Posted: June 17, 2019
I have been representing injury victims against insurance companies for the past 35 years. My office has handled hundreds, if not a few thousand, accident cases during this time.
I have found that most insurance adjustors are highly trained to pay you as little as possible, although most people would not think this. If you are seriously injured the smart adjustor will be very nice. They will come on as your friend, so that when they make a lowball offer you will mistakenly take it thinking its fair.
Most people understand that the insurance company’s job is to make money and that one way it does this is by settling claims for less than the claim is worth. Yet most people are unaware of how sophisticated, yet simple, the methods the carrier will utilize to help it accomplish this goal.
Here are some questions the insurance company will not want to answer and will tend to expose their true nature.
QUESTION 1: Can the insurance adjustor guarantee that the settlement amount being offered is fair?
ANSWER: It can’t but they may try to tell you it is. They can’t verify or prove it to you that individuals with similar injuries never receive more. In fact, why should they offer you top dollar when they know you are unrepresented and have no way to reject their offer and go forward.
Of course, you could try to handle your own case, but it’s often said, even if you are a lawyer, the person that represents themselves has a fool for a client. You would not try to do surgery on yourself, so why would you want to leave your right to recovery up to chance by attempting something you have no experience at.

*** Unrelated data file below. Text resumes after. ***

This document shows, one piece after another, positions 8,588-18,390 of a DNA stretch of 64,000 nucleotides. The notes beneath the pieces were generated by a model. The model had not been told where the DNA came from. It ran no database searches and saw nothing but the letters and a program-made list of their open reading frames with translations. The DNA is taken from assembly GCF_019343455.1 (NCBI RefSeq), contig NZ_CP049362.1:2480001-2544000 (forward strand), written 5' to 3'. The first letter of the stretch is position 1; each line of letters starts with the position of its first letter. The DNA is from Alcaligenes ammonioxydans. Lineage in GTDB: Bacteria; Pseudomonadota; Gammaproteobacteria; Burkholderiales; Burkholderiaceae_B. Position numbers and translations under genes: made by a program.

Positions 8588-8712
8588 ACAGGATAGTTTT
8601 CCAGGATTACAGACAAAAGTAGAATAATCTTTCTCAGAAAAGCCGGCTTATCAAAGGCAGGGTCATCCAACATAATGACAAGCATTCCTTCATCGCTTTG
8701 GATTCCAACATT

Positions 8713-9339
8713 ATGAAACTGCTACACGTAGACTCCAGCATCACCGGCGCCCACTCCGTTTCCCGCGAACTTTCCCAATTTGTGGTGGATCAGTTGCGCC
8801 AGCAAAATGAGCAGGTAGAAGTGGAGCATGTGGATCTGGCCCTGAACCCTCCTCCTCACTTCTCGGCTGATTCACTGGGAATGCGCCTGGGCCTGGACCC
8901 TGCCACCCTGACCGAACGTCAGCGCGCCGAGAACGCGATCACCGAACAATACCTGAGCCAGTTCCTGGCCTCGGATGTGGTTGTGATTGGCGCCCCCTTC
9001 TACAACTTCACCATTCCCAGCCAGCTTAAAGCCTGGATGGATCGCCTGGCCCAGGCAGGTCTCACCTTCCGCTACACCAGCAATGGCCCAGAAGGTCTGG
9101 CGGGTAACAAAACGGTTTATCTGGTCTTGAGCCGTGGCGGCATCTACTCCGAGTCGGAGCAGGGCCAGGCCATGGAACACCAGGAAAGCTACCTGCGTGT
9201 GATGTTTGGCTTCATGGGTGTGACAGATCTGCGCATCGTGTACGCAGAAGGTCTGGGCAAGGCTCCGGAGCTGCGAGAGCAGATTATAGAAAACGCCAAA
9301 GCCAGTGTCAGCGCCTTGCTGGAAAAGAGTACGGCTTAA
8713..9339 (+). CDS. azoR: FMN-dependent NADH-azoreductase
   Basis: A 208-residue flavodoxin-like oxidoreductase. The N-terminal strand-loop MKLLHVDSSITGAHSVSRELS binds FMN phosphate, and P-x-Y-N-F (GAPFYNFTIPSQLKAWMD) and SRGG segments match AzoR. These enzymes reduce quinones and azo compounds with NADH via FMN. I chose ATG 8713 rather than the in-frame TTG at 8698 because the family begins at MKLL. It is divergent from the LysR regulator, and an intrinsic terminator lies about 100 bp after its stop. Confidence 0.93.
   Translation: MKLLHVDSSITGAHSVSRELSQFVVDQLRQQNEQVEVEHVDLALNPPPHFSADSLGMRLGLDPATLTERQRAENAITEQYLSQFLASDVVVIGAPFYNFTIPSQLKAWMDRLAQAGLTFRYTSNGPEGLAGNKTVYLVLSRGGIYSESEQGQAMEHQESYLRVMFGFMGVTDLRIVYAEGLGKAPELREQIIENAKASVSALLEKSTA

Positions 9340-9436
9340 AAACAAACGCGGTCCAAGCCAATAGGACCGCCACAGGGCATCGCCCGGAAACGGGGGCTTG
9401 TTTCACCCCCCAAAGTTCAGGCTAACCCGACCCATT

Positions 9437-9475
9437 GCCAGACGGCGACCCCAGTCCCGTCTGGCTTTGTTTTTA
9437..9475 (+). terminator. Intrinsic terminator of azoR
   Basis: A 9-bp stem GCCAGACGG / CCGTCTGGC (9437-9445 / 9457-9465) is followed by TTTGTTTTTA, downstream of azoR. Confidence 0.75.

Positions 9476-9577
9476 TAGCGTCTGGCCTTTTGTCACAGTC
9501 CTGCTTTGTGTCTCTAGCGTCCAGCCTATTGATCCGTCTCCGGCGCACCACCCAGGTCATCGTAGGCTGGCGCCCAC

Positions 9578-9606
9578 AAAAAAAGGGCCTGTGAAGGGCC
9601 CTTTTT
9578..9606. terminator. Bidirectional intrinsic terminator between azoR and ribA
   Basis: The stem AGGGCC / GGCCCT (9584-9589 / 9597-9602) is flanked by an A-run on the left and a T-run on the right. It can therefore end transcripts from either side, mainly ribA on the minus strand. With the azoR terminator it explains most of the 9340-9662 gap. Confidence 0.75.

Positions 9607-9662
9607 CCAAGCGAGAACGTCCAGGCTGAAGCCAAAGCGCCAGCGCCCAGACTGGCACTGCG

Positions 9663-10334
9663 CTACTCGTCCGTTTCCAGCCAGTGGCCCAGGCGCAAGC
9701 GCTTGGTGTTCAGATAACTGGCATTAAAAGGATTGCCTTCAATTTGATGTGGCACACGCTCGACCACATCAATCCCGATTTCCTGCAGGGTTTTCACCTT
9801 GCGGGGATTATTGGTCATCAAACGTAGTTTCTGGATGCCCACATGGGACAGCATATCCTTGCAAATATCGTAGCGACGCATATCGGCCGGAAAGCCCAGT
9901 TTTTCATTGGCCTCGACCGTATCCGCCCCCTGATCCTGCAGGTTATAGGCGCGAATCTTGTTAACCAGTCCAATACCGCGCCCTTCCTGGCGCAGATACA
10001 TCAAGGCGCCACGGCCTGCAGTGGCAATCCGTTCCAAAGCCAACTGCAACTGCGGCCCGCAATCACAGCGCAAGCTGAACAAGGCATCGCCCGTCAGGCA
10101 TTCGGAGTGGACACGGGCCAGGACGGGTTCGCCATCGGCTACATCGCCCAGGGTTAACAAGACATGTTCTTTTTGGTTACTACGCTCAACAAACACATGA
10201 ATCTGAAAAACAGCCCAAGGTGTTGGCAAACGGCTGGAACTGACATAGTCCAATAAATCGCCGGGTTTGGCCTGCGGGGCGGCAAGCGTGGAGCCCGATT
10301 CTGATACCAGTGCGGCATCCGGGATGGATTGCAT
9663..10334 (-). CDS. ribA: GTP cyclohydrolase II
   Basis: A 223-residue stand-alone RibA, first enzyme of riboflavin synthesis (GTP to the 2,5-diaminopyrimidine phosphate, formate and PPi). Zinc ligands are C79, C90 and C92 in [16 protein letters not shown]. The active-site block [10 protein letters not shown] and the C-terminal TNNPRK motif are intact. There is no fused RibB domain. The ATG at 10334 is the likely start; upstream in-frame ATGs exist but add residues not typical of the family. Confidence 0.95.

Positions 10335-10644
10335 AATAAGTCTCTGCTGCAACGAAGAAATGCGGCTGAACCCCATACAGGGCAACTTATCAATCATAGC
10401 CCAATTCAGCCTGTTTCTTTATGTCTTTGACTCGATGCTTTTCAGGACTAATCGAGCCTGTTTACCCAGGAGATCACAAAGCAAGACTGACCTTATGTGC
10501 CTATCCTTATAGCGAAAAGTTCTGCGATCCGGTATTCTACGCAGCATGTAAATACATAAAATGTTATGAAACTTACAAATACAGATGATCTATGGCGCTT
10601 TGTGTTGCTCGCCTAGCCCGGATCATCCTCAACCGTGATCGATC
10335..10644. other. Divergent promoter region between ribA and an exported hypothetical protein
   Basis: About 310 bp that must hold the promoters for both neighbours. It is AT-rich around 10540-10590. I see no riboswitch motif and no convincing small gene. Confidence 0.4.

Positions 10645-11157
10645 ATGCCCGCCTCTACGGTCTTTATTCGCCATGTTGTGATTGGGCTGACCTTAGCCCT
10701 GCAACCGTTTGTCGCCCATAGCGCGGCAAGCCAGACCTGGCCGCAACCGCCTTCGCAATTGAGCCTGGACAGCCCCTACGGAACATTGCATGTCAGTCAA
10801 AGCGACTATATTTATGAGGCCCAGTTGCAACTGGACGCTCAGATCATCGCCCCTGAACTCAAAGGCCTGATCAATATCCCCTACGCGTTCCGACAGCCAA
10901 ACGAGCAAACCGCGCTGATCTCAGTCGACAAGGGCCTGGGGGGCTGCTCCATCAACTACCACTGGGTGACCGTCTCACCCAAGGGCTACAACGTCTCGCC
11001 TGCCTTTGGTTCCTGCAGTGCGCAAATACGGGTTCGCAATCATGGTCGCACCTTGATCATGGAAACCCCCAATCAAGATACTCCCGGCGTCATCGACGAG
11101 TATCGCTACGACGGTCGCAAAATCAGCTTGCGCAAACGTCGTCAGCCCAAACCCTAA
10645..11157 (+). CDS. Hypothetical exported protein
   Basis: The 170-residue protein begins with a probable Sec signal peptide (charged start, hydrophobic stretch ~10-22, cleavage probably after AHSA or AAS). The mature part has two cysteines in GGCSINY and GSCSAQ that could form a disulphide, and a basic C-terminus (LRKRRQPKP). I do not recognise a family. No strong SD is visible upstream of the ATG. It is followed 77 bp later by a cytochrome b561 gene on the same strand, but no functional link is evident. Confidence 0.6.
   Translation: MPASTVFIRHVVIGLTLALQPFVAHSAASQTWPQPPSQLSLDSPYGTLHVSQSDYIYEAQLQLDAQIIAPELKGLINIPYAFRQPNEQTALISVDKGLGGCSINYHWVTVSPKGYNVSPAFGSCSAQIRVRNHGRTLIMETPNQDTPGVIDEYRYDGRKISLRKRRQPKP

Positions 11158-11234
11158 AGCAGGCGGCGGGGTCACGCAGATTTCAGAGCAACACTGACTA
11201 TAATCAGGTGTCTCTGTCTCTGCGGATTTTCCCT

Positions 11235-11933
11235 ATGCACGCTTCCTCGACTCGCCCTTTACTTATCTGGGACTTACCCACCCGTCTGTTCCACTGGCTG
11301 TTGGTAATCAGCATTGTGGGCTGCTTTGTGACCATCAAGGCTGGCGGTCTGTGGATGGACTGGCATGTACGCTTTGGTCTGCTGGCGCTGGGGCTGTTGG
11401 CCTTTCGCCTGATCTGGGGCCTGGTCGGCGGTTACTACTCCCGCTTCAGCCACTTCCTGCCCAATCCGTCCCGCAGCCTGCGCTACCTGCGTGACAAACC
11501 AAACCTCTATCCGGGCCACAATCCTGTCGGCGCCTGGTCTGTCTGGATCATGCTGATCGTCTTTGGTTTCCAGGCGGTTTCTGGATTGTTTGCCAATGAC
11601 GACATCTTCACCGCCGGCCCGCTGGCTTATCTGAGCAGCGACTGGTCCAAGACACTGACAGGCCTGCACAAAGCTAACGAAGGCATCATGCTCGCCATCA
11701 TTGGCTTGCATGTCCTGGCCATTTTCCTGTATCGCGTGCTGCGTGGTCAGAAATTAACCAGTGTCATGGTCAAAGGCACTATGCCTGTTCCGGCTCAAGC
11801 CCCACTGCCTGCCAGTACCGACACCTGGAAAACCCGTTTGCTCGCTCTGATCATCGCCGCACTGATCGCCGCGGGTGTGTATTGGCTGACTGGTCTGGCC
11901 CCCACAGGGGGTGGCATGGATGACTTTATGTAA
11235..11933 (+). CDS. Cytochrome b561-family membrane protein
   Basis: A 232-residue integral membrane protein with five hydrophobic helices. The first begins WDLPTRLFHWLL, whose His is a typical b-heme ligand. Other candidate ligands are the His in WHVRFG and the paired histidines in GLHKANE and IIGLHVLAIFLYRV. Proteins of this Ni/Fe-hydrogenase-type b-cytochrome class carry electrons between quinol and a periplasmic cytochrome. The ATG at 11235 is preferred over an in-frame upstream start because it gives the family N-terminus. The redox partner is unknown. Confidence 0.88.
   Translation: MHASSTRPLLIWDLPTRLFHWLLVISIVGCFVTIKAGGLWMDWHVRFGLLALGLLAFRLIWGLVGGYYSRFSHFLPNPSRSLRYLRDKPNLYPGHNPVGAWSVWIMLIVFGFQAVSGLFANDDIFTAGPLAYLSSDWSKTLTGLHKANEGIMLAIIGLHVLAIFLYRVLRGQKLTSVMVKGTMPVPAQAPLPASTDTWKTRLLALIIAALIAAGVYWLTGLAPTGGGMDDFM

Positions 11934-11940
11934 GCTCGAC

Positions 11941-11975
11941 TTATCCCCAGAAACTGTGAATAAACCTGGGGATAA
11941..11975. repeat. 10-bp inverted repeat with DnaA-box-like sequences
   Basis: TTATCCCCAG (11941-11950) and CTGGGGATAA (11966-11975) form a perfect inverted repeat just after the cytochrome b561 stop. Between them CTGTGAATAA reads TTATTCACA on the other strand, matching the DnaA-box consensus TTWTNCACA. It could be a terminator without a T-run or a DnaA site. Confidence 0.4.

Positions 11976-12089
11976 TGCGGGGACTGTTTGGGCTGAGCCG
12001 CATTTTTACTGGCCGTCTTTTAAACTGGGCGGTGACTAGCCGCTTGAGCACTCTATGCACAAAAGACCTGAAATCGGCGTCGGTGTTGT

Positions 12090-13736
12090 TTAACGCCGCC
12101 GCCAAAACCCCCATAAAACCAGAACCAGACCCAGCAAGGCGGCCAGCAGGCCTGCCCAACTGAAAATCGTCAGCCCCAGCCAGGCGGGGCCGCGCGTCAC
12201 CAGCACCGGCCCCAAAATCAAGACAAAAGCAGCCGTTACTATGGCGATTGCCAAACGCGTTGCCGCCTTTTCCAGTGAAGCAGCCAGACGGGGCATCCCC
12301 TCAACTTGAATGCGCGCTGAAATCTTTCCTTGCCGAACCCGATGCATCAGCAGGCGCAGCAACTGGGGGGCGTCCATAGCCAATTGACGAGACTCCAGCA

Unless you are in the business of negotiating and settling injury claims, there is little chance you will know whether or not the settlement amount being offered is fair. Therefore, by negotiating and settling the claim yourself without using the assistance of a professional (a personal injury attorney) you run the risk of accepting a sum that may turn out to be much less than what is consider reasonable for your type of claim.
QUESTION 2: Isn’t it true that if I use an attorney in a serious case, I’m likely to recover more money in settlement than if I try to settle the claim on my own?
ANSWER: Don’t be surprised if the adjustor says “no” to this important question. How do I know that the answer may very well be false? There was a study by the Insurance Research Council (a nonprofit group funded by major insurance companies across the nation) titled “Injuries In Auto Accidents” (1999).
It found that the average total payout on claims that have an attorney is often greater than those claims where the injured victim settled on his or her own. They stated that Attorney represented claimants accounted for a disproportionately high amount of total claim dollars paid for most coverage categories.
In fact Allstate documents say that represented clients in many cases get 2 to 3 times the amount unrepresented clients get. The insurance companies know that if you have a serious injury and hire counsel you have a good chance of getting more money in settlement, even after deducting the lawyer’s fee.